In the caves of not Moria.


The game is short, like very short. About 30 minutes to complete. The Pursuit of Meaning starts off in an idle/clicker game mold. You select the options to gather wood and light your fire. Once you have enough wood you can improve your house or the amount of wood you get each time. If you choose to stay at home the game remains this way. With Jenna occasionally cutting in to talk about things like when you marry a stranger or have a child with said stranger.

If you choose to leave then you basically just walk to the right for the most part. Jenna can be launched as an attack and can even ricochet around things to solve puzzles.

“Puzzles” needs a grain of salt though. As every situation can be solved by launching Jenna around. When you hold the button or key to launch her you get an aiming line, but routinely she will not follow it. Sometimes she can go through an object while other times she will bounce off of it. And various doors that need to be unlocked seem to just unlock on a whim. With enemies and bombs still sitting there untouched.

Remnants of an old world.


The Pursuit of Meaning, like the title implies, is more about the themes than the gameplay. It is quite short. The voice acting audio and some performances are bad. The gameplay is strange, firing your warrior like a weapon. There are visual bugs such as the screen stuttering as if the camera were hooked on something underneath it but constantly trying to move up. In a few scenes, Jenna is moved to interact with something but can still be “fired”. And even the story itself has faults, such as a character telling you the answer to his question will decide your fate but both options lead to the same outcome. The same character also talks about magic after his death when nothing of the sort was mentioned earlier.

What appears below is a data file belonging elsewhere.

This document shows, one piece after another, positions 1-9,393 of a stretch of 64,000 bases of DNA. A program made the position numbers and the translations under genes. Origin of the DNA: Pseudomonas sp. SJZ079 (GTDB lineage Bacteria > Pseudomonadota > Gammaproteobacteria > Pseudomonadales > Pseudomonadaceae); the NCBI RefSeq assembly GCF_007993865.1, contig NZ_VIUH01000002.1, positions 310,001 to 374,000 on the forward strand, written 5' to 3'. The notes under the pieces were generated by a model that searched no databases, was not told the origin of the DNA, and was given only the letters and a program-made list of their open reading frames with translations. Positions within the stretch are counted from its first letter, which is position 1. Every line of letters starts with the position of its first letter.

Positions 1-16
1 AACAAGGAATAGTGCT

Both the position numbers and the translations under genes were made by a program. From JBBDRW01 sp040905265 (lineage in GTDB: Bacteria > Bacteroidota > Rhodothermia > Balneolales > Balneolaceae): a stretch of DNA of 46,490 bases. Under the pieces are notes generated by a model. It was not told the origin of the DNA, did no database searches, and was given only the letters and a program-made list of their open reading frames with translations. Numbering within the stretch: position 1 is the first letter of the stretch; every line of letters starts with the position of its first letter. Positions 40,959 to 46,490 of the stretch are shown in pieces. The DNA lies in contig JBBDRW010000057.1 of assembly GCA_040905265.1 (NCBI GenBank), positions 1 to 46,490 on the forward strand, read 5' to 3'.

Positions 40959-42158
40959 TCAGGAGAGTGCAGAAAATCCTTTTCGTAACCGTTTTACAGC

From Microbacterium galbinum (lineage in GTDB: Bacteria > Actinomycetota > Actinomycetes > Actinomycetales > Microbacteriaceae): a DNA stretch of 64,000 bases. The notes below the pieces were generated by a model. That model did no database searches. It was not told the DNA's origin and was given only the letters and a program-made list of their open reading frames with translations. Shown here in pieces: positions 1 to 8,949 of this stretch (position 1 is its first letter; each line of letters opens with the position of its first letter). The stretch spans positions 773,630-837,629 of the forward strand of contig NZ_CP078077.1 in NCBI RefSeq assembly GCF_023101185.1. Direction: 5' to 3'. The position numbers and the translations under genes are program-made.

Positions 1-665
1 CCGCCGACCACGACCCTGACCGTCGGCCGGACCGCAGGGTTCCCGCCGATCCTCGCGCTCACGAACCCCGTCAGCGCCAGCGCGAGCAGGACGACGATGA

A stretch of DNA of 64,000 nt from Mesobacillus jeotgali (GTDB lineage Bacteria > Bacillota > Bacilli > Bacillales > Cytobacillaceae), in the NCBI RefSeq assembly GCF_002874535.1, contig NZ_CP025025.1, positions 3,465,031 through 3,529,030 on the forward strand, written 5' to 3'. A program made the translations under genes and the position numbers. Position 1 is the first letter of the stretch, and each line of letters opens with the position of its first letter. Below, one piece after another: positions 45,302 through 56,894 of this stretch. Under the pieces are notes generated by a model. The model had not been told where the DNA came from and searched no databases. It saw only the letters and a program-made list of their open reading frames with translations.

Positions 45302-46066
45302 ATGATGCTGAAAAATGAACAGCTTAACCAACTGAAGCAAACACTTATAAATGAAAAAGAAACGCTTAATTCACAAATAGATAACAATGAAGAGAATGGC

This all might sound overly negative, but there is one thing I cannot fault. The sincerity. The people behind this game seem to have genuinely wanted to create something. There is nothing cynical about Pursuit of Meaning. It’s not a cash grab or an asset flip. There are cogent points about real-world themes. And there is potential if all the rough edges are smoothed out.

In Coffee Terms

Pursuit of Meaning in coffee terms is like an experienced barista that can’t afford the top of line utensils or ingredients but desperately wants to make you a coffee from the bottom of their heart. The flavor might not be what they were hoping for but there is something there. An undeniable drive to create. And with time, affection, effort, and hopefully at least an actual coffee pot, one day they will nail the recipe.

Pursuit of Meaning Links

itch.io: https://gershgames.itch.io/pursuit-of-meaning
Developer page: https://gershgames.itch.io/